The single-location film follows a nameless couple (Jennifer Lawrence and Javier Bardem) living in an isolated, "fixer-upper" house. All seems tranquil when a mysterious, coughing stranger arrives to stay overnight (Ed Harris), forming a wedge between the partners. Soon enough, more and more people start coming into this home that Lawrence's character literally built herself, slowly turning into a whacked out nightmare where people continue to invade and harass the couple.

While disguised under the premise of a "home invasion" thriller like The Strangers, mother! has many interesting, abstract ideas bubbling under its surface. The most obvious is its religious parallels - in a way, this movie is like a super-abridged version of the Old and New Testament, with Bardem playing "God" as the head of household. There is also a major theme of environmentalism, with Lawrence's character being "Mother Earth," and her inability to stop humans' destruction against the home she built. Additionally there's an undercurrent of celebrity culture as a kind of "worshiping false idols" that probably hits home with the stars of the film. mother! isn't one of those movies with a single, digestible meaning - it's one of those movies film geeks will spend hours afterwards unpacking at a diner.

It's insane to me that mother! had a wide release in theaters. Paramount has even stepped out and released a statement defending their decision to release it! It was ballsy and stupid of them to think fooling audiences into seeing an art film would receive any other reaction, but I'm happy they did. While it's definitely not for the faint-hearted or those wanting a straightforward thriller, I thought mother! was another great, challenging film from one of today's most audacious filmmakers.

Rating: B+

Dir. David Gordon Green
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Earlier this year, Patriots Day, a well-crafted manhunt thriller about the Boston Marathon Bombing was widely released. It was intense and it dramatized a horrific real-life event in the kind of documentarian immediacy that director Peter Berg is an expert at. Stronger takes the same event but goes in the opposite direction - instead of focusing on the "big picture" of the day, he closes in on how one single man was permanently affected. That man is Jeff Bauman, who lost both of his legs on April 15th, 2013 all because he wanted to cheer on his on-again, off-again girlfriend. Stronger is not only a story about a man overcoming his physical problems, but his personal ones as well, and Jake Gyllenhaal predictably conveys his journey with an amazing sense of raw and unsentimental emotion.

What makes Stronger avoid the potential "inspirational" Lifetime-movie-of-the-week feeling that a film like Megan Leavey suffered from is director David Gordon Green's willingness to linger on the characters' most painful moments. Sequences like the moment Jeff's bandages are taken off for the first time, or one where he enters a bathtub upon his return home, that most other movies would cut away from. It also doesn't shy away from Jeff's personal problems with alcohol and his relationship with his anxious mother (Miranda Richardson) and overwhelmed girlfriend Erin (Tatiana Maslany - who is Oscar-worthy in this movie).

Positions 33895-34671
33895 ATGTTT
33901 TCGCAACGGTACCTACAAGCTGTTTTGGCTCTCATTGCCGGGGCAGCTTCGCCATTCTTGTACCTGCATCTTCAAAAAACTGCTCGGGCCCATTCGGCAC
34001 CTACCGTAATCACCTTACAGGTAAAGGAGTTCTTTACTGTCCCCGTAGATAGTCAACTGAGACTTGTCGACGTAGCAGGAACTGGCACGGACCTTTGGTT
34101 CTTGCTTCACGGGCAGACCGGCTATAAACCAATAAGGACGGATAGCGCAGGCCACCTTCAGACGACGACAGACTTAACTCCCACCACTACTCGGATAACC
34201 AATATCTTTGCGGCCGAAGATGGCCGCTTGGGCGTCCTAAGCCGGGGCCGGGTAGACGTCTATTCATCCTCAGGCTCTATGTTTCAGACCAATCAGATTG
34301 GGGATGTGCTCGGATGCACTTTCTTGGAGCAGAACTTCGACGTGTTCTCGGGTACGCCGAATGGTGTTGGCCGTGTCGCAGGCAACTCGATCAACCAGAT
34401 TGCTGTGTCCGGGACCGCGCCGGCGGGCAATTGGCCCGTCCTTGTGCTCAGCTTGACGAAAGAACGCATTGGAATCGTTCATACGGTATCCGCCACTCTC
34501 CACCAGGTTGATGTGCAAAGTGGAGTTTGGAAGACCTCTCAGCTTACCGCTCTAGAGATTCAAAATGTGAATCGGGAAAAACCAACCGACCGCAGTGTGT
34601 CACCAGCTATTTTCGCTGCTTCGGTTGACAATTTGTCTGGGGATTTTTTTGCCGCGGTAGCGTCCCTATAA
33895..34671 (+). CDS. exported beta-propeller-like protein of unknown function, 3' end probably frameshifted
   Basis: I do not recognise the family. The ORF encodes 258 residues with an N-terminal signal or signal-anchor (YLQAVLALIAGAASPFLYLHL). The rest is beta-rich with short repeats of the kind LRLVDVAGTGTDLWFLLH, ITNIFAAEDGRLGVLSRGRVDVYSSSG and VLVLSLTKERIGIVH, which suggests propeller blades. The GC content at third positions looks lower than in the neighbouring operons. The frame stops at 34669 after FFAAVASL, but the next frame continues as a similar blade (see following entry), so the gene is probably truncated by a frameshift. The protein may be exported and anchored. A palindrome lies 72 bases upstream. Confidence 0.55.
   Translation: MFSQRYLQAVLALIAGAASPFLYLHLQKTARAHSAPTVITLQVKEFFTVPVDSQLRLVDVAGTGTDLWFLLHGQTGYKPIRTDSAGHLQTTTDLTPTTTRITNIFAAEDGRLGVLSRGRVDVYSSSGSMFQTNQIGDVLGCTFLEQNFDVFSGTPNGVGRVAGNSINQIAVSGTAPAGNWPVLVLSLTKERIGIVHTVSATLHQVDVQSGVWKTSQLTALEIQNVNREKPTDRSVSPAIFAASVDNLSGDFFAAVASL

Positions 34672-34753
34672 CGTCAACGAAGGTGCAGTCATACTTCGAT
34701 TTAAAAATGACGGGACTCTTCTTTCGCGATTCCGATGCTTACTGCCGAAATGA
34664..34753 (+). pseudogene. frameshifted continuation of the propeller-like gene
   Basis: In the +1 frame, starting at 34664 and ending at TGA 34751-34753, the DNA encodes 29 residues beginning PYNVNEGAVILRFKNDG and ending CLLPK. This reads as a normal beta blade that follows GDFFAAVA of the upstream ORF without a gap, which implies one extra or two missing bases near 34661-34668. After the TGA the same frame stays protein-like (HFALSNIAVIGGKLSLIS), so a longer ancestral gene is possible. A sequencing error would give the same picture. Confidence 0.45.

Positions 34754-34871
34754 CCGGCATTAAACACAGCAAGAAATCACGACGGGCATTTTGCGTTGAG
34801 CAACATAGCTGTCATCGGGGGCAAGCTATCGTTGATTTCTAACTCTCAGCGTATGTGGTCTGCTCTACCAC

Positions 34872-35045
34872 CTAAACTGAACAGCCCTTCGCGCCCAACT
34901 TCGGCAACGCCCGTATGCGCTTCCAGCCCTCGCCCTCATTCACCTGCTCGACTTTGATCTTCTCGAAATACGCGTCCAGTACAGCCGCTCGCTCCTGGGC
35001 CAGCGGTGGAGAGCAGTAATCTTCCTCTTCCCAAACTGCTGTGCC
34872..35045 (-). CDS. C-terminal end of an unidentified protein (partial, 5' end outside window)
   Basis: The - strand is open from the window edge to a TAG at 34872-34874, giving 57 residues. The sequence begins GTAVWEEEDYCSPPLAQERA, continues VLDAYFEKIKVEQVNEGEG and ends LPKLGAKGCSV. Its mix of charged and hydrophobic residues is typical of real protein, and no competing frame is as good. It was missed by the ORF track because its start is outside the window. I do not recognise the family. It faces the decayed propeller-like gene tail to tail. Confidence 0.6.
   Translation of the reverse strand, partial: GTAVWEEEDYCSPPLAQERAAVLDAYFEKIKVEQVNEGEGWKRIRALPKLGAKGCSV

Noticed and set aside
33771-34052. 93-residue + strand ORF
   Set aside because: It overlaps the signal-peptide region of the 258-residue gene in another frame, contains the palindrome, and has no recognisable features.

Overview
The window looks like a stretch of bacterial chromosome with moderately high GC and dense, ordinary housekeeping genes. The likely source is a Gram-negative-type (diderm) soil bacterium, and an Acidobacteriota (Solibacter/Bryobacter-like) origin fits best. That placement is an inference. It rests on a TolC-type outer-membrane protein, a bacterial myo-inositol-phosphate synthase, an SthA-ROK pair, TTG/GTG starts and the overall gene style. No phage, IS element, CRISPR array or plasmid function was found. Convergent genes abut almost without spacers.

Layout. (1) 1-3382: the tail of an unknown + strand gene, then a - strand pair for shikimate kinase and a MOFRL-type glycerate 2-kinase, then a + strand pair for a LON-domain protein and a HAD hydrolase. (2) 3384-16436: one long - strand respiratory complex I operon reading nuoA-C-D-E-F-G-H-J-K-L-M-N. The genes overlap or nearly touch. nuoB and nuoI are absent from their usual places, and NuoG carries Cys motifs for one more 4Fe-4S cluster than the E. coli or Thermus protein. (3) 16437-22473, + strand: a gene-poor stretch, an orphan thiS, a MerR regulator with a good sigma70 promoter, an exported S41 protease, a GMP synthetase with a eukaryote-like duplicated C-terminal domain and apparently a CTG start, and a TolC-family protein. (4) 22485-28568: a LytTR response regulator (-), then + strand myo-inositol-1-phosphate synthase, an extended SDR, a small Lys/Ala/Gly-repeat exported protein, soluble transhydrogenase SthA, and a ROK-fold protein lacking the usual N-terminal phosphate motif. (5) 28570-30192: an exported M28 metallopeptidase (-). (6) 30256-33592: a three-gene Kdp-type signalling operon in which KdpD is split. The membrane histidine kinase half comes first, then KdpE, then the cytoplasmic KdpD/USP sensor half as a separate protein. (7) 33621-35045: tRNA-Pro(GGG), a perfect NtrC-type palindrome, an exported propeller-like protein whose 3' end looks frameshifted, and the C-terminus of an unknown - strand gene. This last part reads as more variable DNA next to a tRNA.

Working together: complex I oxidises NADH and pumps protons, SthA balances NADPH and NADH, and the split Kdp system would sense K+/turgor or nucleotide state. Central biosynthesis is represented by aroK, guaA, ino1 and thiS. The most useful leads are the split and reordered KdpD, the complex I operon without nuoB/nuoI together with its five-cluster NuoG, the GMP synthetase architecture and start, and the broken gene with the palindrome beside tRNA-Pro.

Although there are sporadic moments where the drama is lost in the service of sappiness, for the most part, Stronger is an uncompromising, but hopeful drama that would be difficult not to be inspired by on some level. If Jeff can get it together and learn to walk after losing his legs - I think I can knock a few more things off my to-do list.

Rating: B

Tulip Fever
Dir. Justin Chadwick
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While critics and audiences were split on mother!, there's one film that seems to bring everyone together in their mutual hatred: Tulip Fever. A beautifully-produced period piece from the always Oscar-desperate Weinstein Company, the film currently rests at 9% on Rotten Tomatoes. Well... I must be out of my mind because I actually, legitimately, unironically enjoyed this movie.

Set in 17th century Amsterdam, the story follows an orphaned girl, Sophia (Alicia Vikander), who is forced to marry a much-older, powerful merchant, Cornelius (Christoph Waltz), to save herself from poverty. The two have hilariously unlusty "relations" in an effort to create a male child to continue the family line - but Sophia just isn't conceiving, and they've now been at it for three years. The reverse could be said for their housekeeper Maria (Holliday Granger), who regularly scores some kitchen-side action with the local fishmonger (Jack O'Connell). However, when Sophia's husband commissions a portrait, Sophia quickly falls in love with the painter Jan Van Loos (Dane DeHaan).

The whole movie has a kind of farcical, yet dramatic, love triangle at its center, but what makes it stand out is its period piece detail. I had no idea before this film about the underground tulip black market that was going on at the time, and I loved the symbolism between Sophia and the flowers; the rarest of all the tulips is white with a red stripe - just like Vikander's character, seemingly pure and beautiful, but with a not-so-innocent streak underneath. The costumes and sets were top-notch as well; as the camera swoops in and out the market square, it really feels like you're in another time.

While some of the plot lines strain believability and the whole period-piece love triangle thing has been done before, I thought Tulip Fever was a beautiful-looking, well-acted drama set in a distinct, interesting historical backdrop that's totally undeserving of its abysmally bad reviews.

Rating: B-